“Nice to have” purchases are unsurprisingly one of the first to go for people amid inflation. Streaming services and beauty subscriptions have taken a big hit, as customers rethink what services are a necessity, and which are a luxury. In April, Netflix lost subscribers for the first time in over a decade – close to one million people in total. Other negatively impacted platforms include Spotify, Disney+, and Hulu.
In offline spaces, customer spending on amusement parks, movie theaters, concerts, and sporting events has also dropped. Not to mention, 30% of people say that they plan to reduce going out at night to help alleviate the higher cost of living.
What does inflation mean for marketers?
Now that you have a general feel for consumer attitudes, how do you apply that information to your marketing efforts? Like any successful marketing, your techniques have to be tailored toward what matters to people at a given time. During periods of inflation, follow these three tips to ensure that your marketing is relevant and produces a positive ROI.
Keep a finger on the spending pulse
You absolutely have to do your homework around customer spending and preferences during times of inflation – and you have to do it regularly. In more stable moments, marketers can check in with customers less frequently. However, at the current moment, you should be contacting customers to see how they feel toward your product, pricing, and general messaging. Likewise, you should be reading surveys and interviews from other sources, keeping atop consumer news, and getting insights from the people around you in your daily life. In short, you should be constantly sense-checking what trends are taking place and what new ones are about to surface.
The more plugged in you are to people and real-life scenarios, the better you’ll be at empathizing with audiences and transmitting that into your marketing. Inflation understandably makes people nervous, and whatever vertical you’re working in, you should be sensitive to that anxiety, and take care to speak to customers as a fellow human, not a faceless business.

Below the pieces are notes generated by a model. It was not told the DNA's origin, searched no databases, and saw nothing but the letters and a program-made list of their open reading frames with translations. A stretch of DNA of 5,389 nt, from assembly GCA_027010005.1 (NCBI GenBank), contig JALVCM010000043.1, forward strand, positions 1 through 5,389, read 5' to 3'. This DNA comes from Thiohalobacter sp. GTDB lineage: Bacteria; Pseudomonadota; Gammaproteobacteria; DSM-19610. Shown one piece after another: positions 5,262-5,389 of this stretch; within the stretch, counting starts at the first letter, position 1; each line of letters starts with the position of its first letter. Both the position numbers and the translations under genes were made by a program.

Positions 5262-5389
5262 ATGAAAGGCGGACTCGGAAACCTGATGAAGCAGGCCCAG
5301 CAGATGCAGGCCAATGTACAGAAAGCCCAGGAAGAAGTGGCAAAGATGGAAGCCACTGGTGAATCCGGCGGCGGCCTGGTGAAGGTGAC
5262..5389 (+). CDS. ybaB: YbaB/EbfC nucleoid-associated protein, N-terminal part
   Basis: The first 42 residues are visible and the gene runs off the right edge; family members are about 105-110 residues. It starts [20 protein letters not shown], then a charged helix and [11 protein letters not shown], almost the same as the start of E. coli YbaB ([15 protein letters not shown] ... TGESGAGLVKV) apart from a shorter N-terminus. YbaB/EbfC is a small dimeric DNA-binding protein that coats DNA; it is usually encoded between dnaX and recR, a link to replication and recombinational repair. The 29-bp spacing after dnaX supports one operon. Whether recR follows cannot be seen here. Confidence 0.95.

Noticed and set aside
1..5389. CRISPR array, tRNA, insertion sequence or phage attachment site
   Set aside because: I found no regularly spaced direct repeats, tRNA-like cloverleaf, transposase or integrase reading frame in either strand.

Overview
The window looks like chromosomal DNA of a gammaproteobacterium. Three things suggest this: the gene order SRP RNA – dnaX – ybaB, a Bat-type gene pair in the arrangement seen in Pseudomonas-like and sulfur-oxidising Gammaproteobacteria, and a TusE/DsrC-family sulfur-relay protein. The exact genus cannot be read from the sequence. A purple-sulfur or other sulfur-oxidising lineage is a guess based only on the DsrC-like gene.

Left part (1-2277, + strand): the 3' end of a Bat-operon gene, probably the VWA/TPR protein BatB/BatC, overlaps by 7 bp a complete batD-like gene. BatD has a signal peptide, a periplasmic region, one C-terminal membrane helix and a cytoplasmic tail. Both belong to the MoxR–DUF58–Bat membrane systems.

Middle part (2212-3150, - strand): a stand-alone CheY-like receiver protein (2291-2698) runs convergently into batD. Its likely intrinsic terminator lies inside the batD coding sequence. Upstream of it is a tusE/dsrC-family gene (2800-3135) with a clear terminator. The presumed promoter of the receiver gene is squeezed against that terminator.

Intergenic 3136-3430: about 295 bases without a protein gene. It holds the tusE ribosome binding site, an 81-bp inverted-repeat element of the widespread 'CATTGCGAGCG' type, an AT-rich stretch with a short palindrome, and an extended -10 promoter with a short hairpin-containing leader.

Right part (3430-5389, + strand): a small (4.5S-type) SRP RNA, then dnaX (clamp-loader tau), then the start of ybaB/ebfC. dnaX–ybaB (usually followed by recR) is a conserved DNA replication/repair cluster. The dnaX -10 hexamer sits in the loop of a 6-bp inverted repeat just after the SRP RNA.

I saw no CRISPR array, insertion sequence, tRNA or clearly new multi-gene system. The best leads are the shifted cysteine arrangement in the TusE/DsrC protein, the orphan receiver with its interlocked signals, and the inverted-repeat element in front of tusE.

Define your place among competitors
It can certainly be tempting to raise your prices in times of inflation, but before committing to that decision, consider if it will hinder your ability to be competitive. Instead, delve into your customers’ willingness to pay for your product or service: perhaps they are willing to accept a price increase, but only in exchange for certain features or a longer plan. Or, on the other hand, maybe any increase would immediately cause them to churn.
Take a look at what your competitors are doing too. Have they raised their prices? If so, what were the consequences? How did they communicate the price increase to customers? If you come to the conclusion that a price increase is justifiable, ensure that you carefully communicate with customers in a clear manner. Get to the point quickly, and don’t make any false promises – however, you can reaffirm any points that distinguish you from competitors, for example, if you are still offering free delivery or a unique rewards program.
Target the right audiences
There is never a more pressing time to be in sync with your customers than during inflation. People will jump ship faster than in calm markets, so marketers have to be speaking the audiences’ language consistently or risk swiftly losing customers.
Any content or communication you have with customers should be designed with your consumer personas in mind. Similarly, you should be working alongside data teams to guarantee that all your marketing channels are optimized in the styles that resonate with customers. And, if you haven’t already segmented your audiences, you need to do so ASAP. The more you can categorize the types of users that you have, and carve out what gets the best traction with them, the better you can personalize your marketing attempts.
For example, you might discover that your younger audiences enjoy marketing tactics that allow them to share more details about their situations in the face of inflation. In this case, quizzes would be an effective, interactive way to meet their preferences and allow you to gather the information that can fine-tune your value offering for those user groups.
Inflation is a daunting time to be a marketer (and a human being!) but it is also an opportunity to flex your creative muscles and build deeper relationships with customers. You don’t need to reinvent the wheel, nor make drastic budget cuts – rather, seize the moment to really listen to people, and make decisions that can serve both the business and your community for now, and when things inevitably recalibrate for the better.